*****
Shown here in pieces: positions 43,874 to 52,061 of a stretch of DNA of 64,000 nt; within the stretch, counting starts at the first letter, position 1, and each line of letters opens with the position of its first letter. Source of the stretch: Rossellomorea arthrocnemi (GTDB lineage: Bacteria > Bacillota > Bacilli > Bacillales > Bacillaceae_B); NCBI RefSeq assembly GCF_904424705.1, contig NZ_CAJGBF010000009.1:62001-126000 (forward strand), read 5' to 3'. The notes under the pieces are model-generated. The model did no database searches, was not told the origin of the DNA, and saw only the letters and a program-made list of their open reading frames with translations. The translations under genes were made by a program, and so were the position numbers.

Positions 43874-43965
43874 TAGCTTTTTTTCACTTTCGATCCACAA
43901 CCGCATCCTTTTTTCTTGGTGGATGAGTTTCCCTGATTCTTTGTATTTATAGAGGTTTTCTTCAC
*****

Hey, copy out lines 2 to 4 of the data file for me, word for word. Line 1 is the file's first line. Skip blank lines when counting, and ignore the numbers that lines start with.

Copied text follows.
Positions 43874-43965
43874 TAGCTTTTTTTCACTTTCGATCCACAA
43901 CCGCATCCTTTTTTCTTGGTGGATGAGTTTCCCTGATTCTTTGTATTTATAGAGGTTTTCTTCAC